Once again there has been a lack of progression regarding karst management and conservation of karst issues in WA. As discussed in the previous years report, three of the key karst areas in the State have long expired management plans. Over the past 2 year period, despite several consultation meetings with CALM regarding these areas, there is still no draft management plans released for any of those areas.
We would like to reiterate the importance of management of karst areas and the necessary required specialist knowledge. As such, it is felt that the Government should be "seeking" consultation from speleologists whenever there are major decisions being made regarding karst areas. This should be seen as a priority and as part of the important public consultation process. The challenge is still for both speleologists and land managers to work together in partnership – to ensure that our karst areas in this state are managed appropriately.
The contact with the Natural Resource Management (NRM) Rangelands group (made in 2004) regarding the Nullarbor has continued. It is hoped that this liaison will continue to raise the profile of the importance of the Nullarbor karst and the lack of information that exists on the natural resources in this area. An ASF representative has been able to attend 3 community consultative meetings regarding the issue of the Rangelands Nullarbor region. It is hoped that there will be funding set aside for a small project on the Nullarbor, this is yet to be confirmed.
The WA speleological groups have had several information requests regarding karst areas in the north of Perth. Further liaison with an environmental consultant acting for a land developer has raised the issue of private management of a cave in the Peel region, as it is reported that no other Government (local or State) agency is interested in the management of this particular cave. This issue shows the opportunity for future partnerships between organizations with similar environmental objectives. There is an opportunity for ASF members to work with a landowner regarding planning for environmental protection at the local level. We look forward to reporting on progress towards this issue in the future.
Conservation issues reported on previously regarding the vulnerability of the karst area to the north of Perth (due to human development) still exist. Additionally, the Government is STILL to make a decision regarding the ASF’s legal action and the proposed mining leases at Cape Range. There have also been several ongoing projects involving ASF volunteers in Yanchep and Leeuwin karst areas (see each section for this report). The WASG received confirmation of two grant applications – one for the Yanchep area and another for the Cape Range area (these are reported in more detail at the relevant section). Once again, there are plans to continue involvement in public education, through community displays, participation in community events and presentations.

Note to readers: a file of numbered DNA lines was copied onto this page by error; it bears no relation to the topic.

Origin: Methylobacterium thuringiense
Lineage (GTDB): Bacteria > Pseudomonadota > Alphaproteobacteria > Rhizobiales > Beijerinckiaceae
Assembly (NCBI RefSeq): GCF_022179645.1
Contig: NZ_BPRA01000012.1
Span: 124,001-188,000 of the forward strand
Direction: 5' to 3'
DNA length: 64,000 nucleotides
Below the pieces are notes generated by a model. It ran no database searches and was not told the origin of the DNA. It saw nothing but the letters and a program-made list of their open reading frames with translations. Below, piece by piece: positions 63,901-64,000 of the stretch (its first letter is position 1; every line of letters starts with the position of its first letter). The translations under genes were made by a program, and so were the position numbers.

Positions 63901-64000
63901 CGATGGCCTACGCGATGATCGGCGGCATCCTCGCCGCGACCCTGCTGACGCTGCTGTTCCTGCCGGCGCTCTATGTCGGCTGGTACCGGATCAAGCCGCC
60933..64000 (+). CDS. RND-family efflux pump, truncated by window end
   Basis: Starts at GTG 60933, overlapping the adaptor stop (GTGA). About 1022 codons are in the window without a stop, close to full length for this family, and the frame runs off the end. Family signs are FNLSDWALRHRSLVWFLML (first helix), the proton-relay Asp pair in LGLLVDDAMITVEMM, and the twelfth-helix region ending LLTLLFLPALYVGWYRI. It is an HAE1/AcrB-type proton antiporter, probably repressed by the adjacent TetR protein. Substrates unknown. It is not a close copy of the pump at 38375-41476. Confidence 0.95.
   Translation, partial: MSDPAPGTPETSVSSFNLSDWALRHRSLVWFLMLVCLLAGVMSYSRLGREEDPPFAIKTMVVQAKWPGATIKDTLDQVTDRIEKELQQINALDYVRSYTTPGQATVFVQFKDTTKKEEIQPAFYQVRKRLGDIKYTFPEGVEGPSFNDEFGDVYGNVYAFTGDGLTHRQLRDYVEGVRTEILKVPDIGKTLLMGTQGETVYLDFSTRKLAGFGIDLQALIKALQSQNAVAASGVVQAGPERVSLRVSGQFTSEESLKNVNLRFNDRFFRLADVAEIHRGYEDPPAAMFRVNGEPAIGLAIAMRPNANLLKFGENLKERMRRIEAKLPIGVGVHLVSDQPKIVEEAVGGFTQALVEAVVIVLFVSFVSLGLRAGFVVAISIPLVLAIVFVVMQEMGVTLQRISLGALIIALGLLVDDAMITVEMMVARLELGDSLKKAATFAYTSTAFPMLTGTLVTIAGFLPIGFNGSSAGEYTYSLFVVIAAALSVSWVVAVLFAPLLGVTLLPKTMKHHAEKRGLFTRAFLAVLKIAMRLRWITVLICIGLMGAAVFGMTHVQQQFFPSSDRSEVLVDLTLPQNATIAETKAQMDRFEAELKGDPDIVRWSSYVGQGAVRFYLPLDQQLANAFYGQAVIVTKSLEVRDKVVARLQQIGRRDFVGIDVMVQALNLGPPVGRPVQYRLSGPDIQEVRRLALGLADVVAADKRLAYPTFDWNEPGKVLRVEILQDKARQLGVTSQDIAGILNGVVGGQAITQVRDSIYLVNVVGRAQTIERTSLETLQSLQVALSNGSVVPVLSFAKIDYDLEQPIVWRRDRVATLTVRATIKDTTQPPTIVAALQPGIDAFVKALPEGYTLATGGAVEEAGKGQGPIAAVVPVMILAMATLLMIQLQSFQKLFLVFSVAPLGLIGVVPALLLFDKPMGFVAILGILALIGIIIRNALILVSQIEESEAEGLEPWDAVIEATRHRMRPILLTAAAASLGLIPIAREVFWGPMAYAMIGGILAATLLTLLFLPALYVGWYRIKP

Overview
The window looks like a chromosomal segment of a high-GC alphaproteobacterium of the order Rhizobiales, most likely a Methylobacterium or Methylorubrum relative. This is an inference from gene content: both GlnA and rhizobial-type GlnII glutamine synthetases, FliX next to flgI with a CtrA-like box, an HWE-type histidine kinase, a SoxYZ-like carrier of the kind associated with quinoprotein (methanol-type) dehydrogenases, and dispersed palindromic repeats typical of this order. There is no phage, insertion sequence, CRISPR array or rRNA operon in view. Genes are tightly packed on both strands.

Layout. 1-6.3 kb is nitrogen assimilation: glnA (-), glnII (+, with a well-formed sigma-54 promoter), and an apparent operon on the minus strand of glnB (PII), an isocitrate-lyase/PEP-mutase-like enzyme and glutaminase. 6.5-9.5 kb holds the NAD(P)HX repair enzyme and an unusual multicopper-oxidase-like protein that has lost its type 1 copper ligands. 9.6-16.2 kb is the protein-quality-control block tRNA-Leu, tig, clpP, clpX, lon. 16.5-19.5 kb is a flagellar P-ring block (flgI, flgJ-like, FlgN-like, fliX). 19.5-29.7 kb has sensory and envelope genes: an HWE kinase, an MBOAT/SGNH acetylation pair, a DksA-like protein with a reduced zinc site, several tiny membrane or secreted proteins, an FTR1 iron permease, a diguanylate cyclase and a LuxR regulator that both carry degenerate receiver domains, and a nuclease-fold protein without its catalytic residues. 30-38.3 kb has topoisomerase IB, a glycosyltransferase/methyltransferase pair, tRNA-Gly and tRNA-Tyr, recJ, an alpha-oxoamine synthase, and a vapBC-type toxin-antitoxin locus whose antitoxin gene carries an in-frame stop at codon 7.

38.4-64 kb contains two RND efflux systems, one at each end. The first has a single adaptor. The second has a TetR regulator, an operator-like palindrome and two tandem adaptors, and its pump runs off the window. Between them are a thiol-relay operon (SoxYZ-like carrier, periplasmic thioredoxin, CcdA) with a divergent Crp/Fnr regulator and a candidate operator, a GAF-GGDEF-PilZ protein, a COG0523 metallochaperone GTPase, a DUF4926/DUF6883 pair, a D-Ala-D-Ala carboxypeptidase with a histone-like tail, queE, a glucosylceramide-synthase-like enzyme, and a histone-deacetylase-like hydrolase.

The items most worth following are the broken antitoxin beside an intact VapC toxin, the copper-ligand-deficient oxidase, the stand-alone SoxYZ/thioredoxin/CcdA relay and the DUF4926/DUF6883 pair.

One issue has just been brought to our attention as this report was being written. There is currently a proposal regarding mining on Christmas Island. It is reported that Christmas Island Phosphates have released a draft EIS for 8 new lease areas in mainly undisturbed rainforest Christmas Island crown land. There is a potential impact on the area’s hydrology and karst systems. There is only a short, 6 week public comment period (closing 31/12/2005) and there will be strong liaison with the WA Conservation Council and the WA Wilderness Society regarding this issue. For more information seehttp://www.christmasislandeis.com/
Jay Anderson Peter Armstrong Rob Susac Eve Taylor
More specific Details regarding each WA karst area is outlined below:
1. South of Perth:
1A Cave Management in the Leeuwin-Naturaliste National Park (L.N.N.P.)
The Leeuwin-Naturaliste National Park Management plan, dated 1989-1999 has not been finalised or renewed. CALM advise that this is "progressing", however several sections are still to be completed. A tentative date of February 2006 is given for the release of a draft.
There are four "Aquatic Root Mat Community in Caves of the Leeuwin Naturaliste Ridge". These are a "Threatened Ecological Community" that are listed under the EPBC Act as endangered. A recovery plan is in place and CALM has a specialist recovery team that meets to address issues.
The Cave Management Advisory Committee (C.M.A.C.) continues to meet bi-monthly to advise The Department on cave management issues. This process continues to work really well and various projects have been carried out with speleological members during the past year. These include: Work at Bride Cave and Nannup Cave and ongoing rehabilitation in several caves. There have been several CMAC field trips to assess caves – either for impacts, to upgrade trackmarking or to assess the potential for a cave classification change. The speleological use of locked and restricted access caves in 2005 has remained at a low level.
1B Wallcliffe Cave – Shire of Augusta/Margaret River
The Shire of Augusta Margaret River has still not implemented the draft cave management plan for Wallcliffe cave. It is understood that the Shire is progressing the alteration in land tenure and the plans to vest the land in CALM is proceeding, but it will take some time. The cave itself requires a lot of rehabilitation and would be a challenge for a future project. The cave has a new gate and still receives visitation. It is understood that access to this cave is permitted via application to the Shire.
1C Karst in the Mandurah Region
As reported previously, there is no management of the karst system adjacent to the Dawesville Estuary. The caves in this area are of a variety of tenure, either on private property or in areas of bushland. Further work needs to be undertaken in this area, including public education.